Hitchhiking into Ljubljana, Slovenia

A 500 km 7 hour long hitchhiking journey took me from Budapest, Hungary to Ljubljana, Slovenia. Now before anyone decides to go all ‘ARE YOU CRAZY???’ on me, I just want to say it was incredible. The experience was unbelievable, the views were gorgeous, and I came across some of the best people I could ever hope to meet!

In fact, this is them 🙂 Marjeta, and her son, Vid.

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I managed to cover the entire journey in 7 rides. I don’t know if that’s good or bad by hitchhiking standards (which, I found out, was way more common than I had imagined), but I do know that for a first timer, I did quite well. (A detailed post about hitchhiking with my experiences and tips coming up soon!!)

I met Marjeta and Vid on the last leg of my journey. I was in Celje, and I had just asked my previous, umm, driver (what do you call a person who picks up hitchhikers?) to drop me off there (he was the one ride I didn’t enjoy. Details next time). I still had an hour and a half to go, and I was quite exhausted.

The first people I approached looked genuinely sorry to not be able to take me. They were an elderly Dutch (I think) couple, and they asked me to sit and share their picnic lunch with them instead. Adorable 🙂 But it was getting late and I wanted (or rather needed) to reach my destination before it got dark (and unsafe- even for a foolhardy believer of ‘the world is wonderful’ like me).

Marjeta and Vid were in the next car I approached. I got lucky. I wouldn’t have met them if I didn’t feel the need to get out of the previous car. They took me to their home (I really am so overwhelmed), told me I was welcome to use their bathroom to shower or freshen up if I wanted, and gave me some food and lemonade (I must have looked as tired as I felt). An hour or so afterwards, Marjeta drove me to the city, and dropped me off right at the gate of my hostel.

I had booked one night at Hostel Vila Veselova (I had REALLY wanted to stay in Hostel Celica- which was a converted prison, but apparently it’s not really worth it unless you actually get to sleep in one of the converted cells, and at that time they were all fully booked), which turned out to be such an amazing hostel that I extended my stay by another night the next day.

The owner of the hostel (who unfortunately wasn’t there) was another one of the many, MANY Indophiles I came across on my trip (she’s Slovenian, but her name is Vandana, and she visits India atleast once ever 1-2 years). There was even a little idol of Ganesha right outside the reception 🙂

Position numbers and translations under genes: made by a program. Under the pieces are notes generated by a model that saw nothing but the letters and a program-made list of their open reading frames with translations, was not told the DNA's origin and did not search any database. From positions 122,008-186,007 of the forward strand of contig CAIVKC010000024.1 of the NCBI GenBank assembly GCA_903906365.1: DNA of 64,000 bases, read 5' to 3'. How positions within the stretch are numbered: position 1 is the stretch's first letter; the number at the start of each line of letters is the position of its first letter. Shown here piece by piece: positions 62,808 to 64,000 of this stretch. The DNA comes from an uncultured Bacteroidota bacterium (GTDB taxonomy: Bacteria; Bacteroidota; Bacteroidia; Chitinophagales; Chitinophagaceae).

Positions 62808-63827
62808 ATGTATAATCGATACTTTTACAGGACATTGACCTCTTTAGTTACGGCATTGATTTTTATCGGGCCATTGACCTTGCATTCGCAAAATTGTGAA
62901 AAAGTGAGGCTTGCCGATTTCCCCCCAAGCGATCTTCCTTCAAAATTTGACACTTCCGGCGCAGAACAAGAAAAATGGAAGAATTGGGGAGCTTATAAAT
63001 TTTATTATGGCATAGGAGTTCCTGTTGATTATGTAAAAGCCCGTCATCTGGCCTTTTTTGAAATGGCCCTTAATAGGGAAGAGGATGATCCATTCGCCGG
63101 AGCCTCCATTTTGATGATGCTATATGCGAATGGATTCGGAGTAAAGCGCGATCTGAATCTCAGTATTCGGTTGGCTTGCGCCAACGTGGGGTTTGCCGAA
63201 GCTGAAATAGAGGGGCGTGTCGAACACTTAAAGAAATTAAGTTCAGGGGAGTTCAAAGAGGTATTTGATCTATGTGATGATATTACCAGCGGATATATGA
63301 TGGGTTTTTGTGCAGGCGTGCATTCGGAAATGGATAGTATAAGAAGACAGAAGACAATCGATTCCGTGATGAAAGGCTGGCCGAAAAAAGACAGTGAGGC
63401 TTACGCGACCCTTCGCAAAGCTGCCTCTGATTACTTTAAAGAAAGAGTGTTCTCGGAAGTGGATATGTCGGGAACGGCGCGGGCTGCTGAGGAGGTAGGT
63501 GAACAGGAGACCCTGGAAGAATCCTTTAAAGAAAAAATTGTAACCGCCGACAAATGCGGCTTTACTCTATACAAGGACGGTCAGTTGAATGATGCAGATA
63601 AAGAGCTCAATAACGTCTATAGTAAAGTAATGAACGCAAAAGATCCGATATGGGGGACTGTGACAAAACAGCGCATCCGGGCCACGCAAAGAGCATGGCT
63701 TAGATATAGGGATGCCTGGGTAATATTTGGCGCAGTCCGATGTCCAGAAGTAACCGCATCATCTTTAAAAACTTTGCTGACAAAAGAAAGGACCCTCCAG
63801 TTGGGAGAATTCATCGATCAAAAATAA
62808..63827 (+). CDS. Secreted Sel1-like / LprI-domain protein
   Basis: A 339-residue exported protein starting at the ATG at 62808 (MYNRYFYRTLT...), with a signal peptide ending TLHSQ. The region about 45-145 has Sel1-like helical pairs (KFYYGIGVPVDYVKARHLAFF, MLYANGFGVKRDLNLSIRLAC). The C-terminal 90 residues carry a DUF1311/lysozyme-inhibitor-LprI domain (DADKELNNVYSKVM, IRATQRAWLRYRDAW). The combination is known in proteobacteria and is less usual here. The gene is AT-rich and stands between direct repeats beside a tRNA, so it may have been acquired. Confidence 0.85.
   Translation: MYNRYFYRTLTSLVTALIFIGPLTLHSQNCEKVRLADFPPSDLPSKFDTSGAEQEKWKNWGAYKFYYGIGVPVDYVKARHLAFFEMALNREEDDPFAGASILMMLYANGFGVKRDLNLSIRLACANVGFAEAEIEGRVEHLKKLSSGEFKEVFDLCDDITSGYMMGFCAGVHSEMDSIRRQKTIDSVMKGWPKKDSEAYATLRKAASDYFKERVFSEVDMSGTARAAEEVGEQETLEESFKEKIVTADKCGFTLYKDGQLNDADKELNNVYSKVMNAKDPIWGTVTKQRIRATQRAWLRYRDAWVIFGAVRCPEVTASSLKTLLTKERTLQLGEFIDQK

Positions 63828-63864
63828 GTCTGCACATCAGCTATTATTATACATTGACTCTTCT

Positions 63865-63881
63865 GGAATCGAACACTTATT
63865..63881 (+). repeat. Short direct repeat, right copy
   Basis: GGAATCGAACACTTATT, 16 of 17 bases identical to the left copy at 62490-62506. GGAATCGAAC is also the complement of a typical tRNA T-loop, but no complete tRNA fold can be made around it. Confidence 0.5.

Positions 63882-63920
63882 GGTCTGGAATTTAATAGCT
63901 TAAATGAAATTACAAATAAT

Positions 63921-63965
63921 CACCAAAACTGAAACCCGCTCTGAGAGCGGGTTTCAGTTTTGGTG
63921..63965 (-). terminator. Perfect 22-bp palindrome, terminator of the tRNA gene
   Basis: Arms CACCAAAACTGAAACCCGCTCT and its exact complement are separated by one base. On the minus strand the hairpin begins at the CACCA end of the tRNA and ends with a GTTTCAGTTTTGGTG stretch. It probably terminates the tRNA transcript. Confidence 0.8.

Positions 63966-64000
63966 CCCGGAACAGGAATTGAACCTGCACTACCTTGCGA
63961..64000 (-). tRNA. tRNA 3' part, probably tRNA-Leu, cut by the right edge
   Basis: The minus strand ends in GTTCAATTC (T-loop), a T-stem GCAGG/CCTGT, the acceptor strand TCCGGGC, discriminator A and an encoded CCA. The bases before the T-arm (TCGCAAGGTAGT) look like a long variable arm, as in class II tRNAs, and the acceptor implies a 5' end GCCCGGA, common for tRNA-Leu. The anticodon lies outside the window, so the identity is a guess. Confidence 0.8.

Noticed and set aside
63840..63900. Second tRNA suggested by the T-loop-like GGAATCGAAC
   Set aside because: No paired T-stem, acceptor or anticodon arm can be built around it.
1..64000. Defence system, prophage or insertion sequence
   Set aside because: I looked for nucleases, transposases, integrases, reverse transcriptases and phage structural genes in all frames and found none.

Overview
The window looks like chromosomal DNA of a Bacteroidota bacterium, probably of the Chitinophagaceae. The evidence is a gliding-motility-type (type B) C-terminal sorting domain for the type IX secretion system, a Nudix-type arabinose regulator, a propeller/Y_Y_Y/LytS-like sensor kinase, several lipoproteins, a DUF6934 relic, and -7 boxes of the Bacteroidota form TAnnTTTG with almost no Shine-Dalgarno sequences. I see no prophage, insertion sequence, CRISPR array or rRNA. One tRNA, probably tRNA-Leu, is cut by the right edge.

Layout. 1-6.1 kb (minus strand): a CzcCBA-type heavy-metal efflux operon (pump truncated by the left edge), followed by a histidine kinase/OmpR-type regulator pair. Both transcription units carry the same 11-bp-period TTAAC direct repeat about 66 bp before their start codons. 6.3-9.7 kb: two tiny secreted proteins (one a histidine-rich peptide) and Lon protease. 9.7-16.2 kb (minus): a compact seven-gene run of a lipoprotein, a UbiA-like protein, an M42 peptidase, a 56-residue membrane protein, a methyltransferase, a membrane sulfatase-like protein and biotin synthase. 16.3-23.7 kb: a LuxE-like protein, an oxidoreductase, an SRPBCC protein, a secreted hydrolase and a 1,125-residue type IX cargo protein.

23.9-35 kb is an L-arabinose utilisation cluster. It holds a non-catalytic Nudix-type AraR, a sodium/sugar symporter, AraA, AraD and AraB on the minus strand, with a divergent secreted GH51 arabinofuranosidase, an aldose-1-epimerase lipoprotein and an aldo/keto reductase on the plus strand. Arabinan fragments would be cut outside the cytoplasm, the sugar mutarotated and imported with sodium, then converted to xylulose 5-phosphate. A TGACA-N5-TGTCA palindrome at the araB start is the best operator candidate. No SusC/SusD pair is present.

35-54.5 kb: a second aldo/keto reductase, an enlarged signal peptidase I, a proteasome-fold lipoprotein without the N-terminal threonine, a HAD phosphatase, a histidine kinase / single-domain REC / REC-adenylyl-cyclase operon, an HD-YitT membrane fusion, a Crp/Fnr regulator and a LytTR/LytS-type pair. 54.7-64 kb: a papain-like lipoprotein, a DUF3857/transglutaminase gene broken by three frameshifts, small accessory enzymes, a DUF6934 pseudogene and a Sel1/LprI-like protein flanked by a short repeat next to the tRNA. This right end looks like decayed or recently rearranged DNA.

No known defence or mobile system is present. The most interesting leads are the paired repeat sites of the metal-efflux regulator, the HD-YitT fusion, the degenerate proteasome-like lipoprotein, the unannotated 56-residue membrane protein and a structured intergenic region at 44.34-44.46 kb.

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I didn’t want to waste the evening surfing the internet in the hostel, so I forced myself to forget my tired legs (and arms and head and mind…) and went to walk around. Ljubljana, frankly, charmed the hell out of me, and was the third (and last) city, after Wroclaw and Prague, I saw on this trip that made me feel terrible about my family not being there with me. They would have loved it.

It is Slovenia’s only ‘large town’, and has less than 300,000 inhabitants. The city centre is free of traffic, and every once in a while, the city adds one more street to the pedestrian-only part, so it is getting bigger and bigger. There’s a canal running through the middle (the old town is bounded by the canal on one side, and the river on another), and there are lots (and I mean, LOTS) of restaurants and cafes all over the place.

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While wandering around, I received an email from Marjeta inviting me to join her for coffee the next morning. We spent (almost) 2 hours talking about Slovenia and India, and sipping cappuccinos in her favourite cafe (which reminds me, I need to ask her to send me the picture we took of us on her phone!). She showed me around the centre, pointed out interesting buildings, gave me tips on where and what to eat, and even some ideas on which cities I could visit next. How completely selfless of her. I feel blessed to have met her, and Vid.

Anyway, before I get (even more) emotional, let me move on 😛

The symbol of Ljubljana is the dragon. The legend goes that the mythical Greek hero, Jason, slaid (slew?) this dragon that was guarding a lake surrounded by marshlands, near modern day Ljubljana, and went on to become the first Ljubljana citizen.

Ljubljana also had rather… interesting installations. No one really knows the actual reason behind these shoes hanging from the sky here. There are many theories, and the most probable one is that these are from Erasmus students who left their shoes behind as a goodbye (there are names, countries and years written inside the shoes).